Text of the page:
Olivia Pope, How Do You Do it?

Shonda Rhimes’ political drama Scandal is one of her many amazingly addictive series. She has created multiple television series, all of which are tied together by her genius ways of understanding how to suck people in through the creation of captivating characters. Throughout seasons of Scandal, the main character, Olivia Pope, becomes a progressively worse person, for lack of a better phrase. You love her, you want to be her, yet you also hate her and are terrified. Why is it that we can actually be scared of a main character yet continue to binge watch the show? The “anti-hero” that American television has developed comes into play in Scandal by uniquely reversing her character development. Olivia Pope undergoes intense emotional hardships in her work, and personal life throughout the series, making the viewer wonder how she does all this with a sound mind. Through the analysis of Olivia Pope’s intriguing and strong persona, the breakdown of that persona, and the backwards structure of the series you can begin to understand why this series is so binge-worthy.
Olivia Pope in Scandal is under tremendous pressure continuously and exhaustingly in every single episode. The high tempo pace of the episodes make you want to keep watching and see what happens next. Shonda Rhimes pulls you in in the beginning episodes with Olivia Pope showing her creative, and very persuasive ways of convincing people to do what she wants. They push the overarching theme that she is always right, even when the odds are against her. This is intoxicating at first, the viewer wants to know how she does it, and even want to be like her. Once the seasons go on you notice that she is not always correct, she is a normal person in extreme circumstances. The actress Kerry Washington does an amazing job at playing a woman who is also acting in her own life. You begin to see yourself in her, and understand why she is the way she is. The viewer starts to think what they would do if they were in her situation, and how someone could maintain that persona. Once those questions begin to stampede the viewers mind, they watch further and begin to see the character breakdown.
The beginning seasons show Olivia Pope as a emotional superhuman. She exudes this superhuman strength and power by consistently getting her way. With her extensive monologues and intense eye contact, she almost always effectively gets people to do what she wants. You begin to watch those monologues become threatening, and they begin to hover of the line of cruel. Though you see some of this in the earlier seasons, the threats become darker, and you begin to see what she will do in order to get what she wants. The viewers watch as she throws multiple of her staff members under the bus in order to hide the fact that she rigged an election. She does this by doing what she does best, digging up the past. Usually this is done for her clients, but then she begins to use it against her team. She progressively becomes more self serving, and strays away from the “we are a team” aspect.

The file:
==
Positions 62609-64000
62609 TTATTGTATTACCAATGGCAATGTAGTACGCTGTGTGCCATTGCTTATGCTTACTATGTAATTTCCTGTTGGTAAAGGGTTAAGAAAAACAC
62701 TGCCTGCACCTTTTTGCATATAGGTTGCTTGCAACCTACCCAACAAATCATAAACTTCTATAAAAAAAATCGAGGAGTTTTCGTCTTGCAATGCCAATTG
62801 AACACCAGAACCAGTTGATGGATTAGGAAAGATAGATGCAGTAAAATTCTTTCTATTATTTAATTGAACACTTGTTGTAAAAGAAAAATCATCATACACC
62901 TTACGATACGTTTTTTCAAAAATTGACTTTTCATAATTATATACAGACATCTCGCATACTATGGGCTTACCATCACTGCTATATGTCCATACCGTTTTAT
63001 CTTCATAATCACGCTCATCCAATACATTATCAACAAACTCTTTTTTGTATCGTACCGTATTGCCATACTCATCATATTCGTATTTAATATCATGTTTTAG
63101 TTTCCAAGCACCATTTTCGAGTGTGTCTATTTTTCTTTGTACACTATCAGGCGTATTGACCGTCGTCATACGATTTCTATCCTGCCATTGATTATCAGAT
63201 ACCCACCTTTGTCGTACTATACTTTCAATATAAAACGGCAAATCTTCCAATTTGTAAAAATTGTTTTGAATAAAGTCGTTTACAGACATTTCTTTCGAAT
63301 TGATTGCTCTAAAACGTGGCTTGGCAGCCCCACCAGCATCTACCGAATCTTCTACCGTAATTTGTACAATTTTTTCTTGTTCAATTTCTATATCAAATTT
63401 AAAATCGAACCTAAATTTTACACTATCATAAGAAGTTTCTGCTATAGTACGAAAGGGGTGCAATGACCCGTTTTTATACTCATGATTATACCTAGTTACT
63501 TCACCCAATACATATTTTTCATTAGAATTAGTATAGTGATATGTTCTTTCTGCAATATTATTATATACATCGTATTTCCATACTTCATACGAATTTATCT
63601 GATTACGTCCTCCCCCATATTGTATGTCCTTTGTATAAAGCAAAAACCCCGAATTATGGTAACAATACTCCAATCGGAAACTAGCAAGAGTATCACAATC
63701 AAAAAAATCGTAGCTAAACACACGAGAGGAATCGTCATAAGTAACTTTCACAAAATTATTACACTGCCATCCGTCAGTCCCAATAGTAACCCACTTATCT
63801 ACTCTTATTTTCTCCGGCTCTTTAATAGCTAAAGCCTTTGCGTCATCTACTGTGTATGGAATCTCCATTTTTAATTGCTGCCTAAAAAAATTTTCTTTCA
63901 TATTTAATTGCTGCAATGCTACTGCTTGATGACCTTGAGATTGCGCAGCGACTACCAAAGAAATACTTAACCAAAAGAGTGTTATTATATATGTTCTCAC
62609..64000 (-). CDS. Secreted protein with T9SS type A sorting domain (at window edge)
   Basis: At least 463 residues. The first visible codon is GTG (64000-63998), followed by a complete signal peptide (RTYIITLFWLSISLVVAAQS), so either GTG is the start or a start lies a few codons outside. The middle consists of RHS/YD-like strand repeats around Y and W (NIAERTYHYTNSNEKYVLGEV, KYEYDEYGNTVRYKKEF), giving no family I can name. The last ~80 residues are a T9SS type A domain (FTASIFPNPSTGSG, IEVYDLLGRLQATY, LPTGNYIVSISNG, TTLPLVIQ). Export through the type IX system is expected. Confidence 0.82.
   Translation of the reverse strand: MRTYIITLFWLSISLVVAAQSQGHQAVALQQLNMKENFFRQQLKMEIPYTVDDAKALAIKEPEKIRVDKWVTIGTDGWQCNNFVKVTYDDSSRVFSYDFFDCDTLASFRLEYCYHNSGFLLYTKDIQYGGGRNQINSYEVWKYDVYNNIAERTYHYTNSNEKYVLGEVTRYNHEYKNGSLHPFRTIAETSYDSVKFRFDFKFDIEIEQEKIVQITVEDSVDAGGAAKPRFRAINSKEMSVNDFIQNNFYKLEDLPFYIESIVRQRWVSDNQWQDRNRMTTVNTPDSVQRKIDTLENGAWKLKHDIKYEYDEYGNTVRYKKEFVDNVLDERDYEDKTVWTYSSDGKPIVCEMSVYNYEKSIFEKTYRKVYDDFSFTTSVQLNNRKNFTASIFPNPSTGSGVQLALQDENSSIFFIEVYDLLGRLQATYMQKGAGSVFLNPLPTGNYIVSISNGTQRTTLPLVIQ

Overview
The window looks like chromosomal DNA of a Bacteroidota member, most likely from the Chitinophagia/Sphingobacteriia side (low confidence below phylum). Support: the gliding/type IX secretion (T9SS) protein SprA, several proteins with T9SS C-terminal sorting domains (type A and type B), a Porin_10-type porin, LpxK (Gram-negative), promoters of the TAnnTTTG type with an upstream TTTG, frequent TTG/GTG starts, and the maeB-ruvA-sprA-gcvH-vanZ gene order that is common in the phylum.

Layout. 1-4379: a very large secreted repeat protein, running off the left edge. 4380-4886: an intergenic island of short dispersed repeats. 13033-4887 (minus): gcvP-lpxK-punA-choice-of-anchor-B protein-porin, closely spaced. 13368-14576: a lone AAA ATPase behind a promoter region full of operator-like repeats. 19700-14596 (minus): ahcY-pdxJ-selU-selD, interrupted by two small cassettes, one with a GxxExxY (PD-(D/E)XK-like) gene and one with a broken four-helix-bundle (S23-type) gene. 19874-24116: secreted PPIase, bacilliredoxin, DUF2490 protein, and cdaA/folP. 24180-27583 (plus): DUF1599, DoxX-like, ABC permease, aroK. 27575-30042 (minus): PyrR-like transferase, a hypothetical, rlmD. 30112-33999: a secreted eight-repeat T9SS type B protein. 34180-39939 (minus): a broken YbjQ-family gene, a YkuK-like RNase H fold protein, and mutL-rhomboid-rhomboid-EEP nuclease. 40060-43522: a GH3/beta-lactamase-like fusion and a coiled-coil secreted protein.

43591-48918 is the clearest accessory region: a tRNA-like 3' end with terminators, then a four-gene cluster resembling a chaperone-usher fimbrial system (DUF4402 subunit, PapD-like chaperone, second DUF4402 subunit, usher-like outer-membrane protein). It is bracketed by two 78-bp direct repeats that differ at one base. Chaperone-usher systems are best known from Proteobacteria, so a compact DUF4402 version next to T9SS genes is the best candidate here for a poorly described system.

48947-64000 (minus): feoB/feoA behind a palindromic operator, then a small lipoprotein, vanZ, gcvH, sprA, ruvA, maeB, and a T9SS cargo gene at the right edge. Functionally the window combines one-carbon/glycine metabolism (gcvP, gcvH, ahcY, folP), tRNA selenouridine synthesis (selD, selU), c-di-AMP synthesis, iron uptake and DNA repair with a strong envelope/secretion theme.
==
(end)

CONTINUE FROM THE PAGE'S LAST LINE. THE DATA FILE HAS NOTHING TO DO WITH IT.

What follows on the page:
The general structure of a television series would be the main character starting as their worst self, and then progressively adapting and changing to become a better person. In Scandal that is backwards. She is a better person in the beginning of the show than she is at the end. All of that pressure and all of the horrible things that have happened to her pile up, and she snaps. She isn’t perfect in the first seasons, but instead of learning from those actions, they give her the fuel to see just how much she can get away with. The unusual structure of the series begins to answer your questions on how a person in her position stays so strong; they don’t. This is how Shonda Rhimes sucks in the viewers, it makes you want to continue watching to see how she is going to end up. Instead of showing this character become unrealistically stronger after murdering someone, or realizing that her father is a murderer, they show her character break.
OLIVIA POPE
Olivia Pope is a confusing and very powerful protagonist that sucks us in with her power and intelligence. Yet she continuously does horrible things, lies, murders, has constant affairs, the list goes on. The way the show is structured by having her shown as a good person in the beginning, and then having her become progressively worse and then finally having a breakdown shows a realistic version of someone in her position. Traditional television would normally end their seasons with their characters coming full circle with who they are. They usually leave the viewers with the characters being the best people they can be, but this is not very realistic. The way Shonda Rhimes portrays Olivia Pope is a more realistic characterization. Someone who has seen the things Olivia Pope has seen would end up as she did: broken.

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